The Galaxy S10 may be announced before MWC, sell for up to $1,750

While we still may be months away from an announcement, there's no doubt about it: Samsung is working hard on its successor to the Galaxy S9. Here's everything we know about the upcoming Samsung Galaxy S10.
Smart Home

People are stealing Ring doorbells (and it’s no knock-knock joke)

Ring Video Doorbell thefts in a Denver neighborhood raise questions about how much security the smart home devices actually provide. One homeowner and the police have a video of the theft. Here's what to do if your Ring device is stolen.

Intel's discrete graphics will be called 'Xe,' IGP gets Adapative Sync next year

Intel has officially dubbed its discrete graphics product Intel Xe, and the company also provided details about its Gen11 IGP. The latter will include adaptive sync support and will arrive in 2019.
Emerging Tech

The best drone photos from around the world

Most of today's drones come equipped with high-end cameras, which are quickly revolutionizing the world of aerial photography as we know it. Here are some of the best drone photos from around the world.
Emerging Tech

Are e-cigarettes safe? Here’s what the most recent science says

Ecigarettes are widely regarded and advertised as a healthier alternative to cigarettes for people who are trying to kick the smoking habit. How safe are these cigarette alternatives? We went deep into the recent scientific literature to…
Emerging Tech

Rise of the Machines: Here’s how much robots and A.I. progressed in 2018

2018 has generated no shortage of news, and the worlds of A.I. and robotics are no exception. Here are our picks for the most exciting, game changing examples of both we saw this year.
Emerging Tech

Thrill-seekers will be able to pilot themselves in a giant drone as soon as 2019

Want to hitch a ride on a giant drone? The startup Lift Aircraft is gearing up to let paying customers fly its 18-rotor giant drones over assorted scenic landscapes across the U.S.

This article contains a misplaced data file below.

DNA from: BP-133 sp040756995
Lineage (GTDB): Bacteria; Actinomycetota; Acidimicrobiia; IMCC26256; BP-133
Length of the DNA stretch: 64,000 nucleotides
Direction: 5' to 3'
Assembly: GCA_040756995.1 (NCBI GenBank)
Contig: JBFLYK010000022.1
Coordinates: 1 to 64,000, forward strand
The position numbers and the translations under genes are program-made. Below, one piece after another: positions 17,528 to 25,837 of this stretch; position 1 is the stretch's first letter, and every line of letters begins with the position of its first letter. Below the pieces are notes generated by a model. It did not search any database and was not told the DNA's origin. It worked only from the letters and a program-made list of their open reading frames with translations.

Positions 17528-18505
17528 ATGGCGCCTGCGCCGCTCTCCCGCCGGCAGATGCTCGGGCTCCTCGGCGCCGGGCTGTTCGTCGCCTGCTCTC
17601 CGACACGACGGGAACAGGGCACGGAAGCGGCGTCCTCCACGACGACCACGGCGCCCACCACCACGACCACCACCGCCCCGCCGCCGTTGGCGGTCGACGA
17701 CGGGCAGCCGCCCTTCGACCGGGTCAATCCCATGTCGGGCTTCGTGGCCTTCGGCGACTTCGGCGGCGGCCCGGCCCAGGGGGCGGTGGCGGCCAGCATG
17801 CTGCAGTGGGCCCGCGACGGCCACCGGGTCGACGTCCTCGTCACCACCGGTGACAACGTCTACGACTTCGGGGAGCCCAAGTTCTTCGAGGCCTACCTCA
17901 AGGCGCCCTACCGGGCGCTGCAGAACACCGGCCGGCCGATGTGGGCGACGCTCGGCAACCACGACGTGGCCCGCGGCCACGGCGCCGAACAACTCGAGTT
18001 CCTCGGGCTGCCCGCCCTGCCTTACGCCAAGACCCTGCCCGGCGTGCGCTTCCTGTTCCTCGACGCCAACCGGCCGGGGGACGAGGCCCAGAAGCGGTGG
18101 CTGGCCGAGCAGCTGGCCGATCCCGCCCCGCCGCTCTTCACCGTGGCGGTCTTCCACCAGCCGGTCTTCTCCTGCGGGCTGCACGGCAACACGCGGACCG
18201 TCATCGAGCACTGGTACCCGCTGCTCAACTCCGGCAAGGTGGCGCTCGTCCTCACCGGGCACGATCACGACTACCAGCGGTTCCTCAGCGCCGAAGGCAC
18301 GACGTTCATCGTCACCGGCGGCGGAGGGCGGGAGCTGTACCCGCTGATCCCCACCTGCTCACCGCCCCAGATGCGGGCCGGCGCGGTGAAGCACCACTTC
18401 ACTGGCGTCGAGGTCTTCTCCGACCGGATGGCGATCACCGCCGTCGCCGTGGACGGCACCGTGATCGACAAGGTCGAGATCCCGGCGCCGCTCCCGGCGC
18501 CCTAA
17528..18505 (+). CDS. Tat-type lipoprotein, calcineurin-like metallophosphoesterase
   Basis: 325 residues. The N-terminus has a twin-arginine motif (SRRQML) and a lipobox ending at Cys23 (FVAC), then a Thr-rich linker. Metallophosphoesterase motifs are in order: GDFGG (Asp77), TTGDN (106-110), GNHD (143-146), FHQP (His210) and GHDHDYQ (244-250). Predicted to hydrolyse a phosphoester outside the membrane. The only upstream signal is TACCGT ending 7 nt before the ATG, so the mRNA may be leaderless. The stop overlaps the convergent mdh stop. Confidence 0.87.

Emerging Tech

CRISPR gene therapy regulates hunger, staves off severe obesity in mice

Researchers from UC San Francisco have demonstrated how CRISPR gene editing can be used to prevent severe obesity in mice, without making a single edit to the mouse's genome. Here's how.
Emerging Tech

Capture app saves money by 3D scanning objects using iPhone’s TrueDepth camera

Capture is a new iPhone app created by the Y Combinator-backed startup Standard Cyborg. It allows anyone to perform 3D scans of objects and share them with buddies. Here's how it works.
Emerging Tech

Sick of walking everywhere? Here are the best electric skateboards you can buy

Thanks for Kickstarter and Indiegogo, electric skateboards are carving a bigger niche than you might think. Whether you're into speed, mileage, or something a bit more stylish, here are the best electric skateboards on the market.
Emerging Tech

Parker Solar Probe captures first image from within the atmosphere of the sun

NASA has shared the first image from inside the atmosphere of the sun taken by the Parker Solar Probe. The probe made the closest ever approach to a star, gathering data which scientists have been interpreting and released this week.
Emerging Tech

Say cheese: InSight lander posts a selfie from the surface of Mars

NASA's InSight mission to Mars has commemorated its arrival by posting a selfie. The selfie is a composite of 11 different images which were taken by one of its instruments, the Instrument Deployment Camera.
Emerging Tech

Researchers create a flying wireless platform using bumblebees

Researchers at the University of Washington have come up with a novel way to create a wireless platform: using bumblebees. As mechanical drones' batteries run out too fast, the team made use of a biology-based solution using living insects.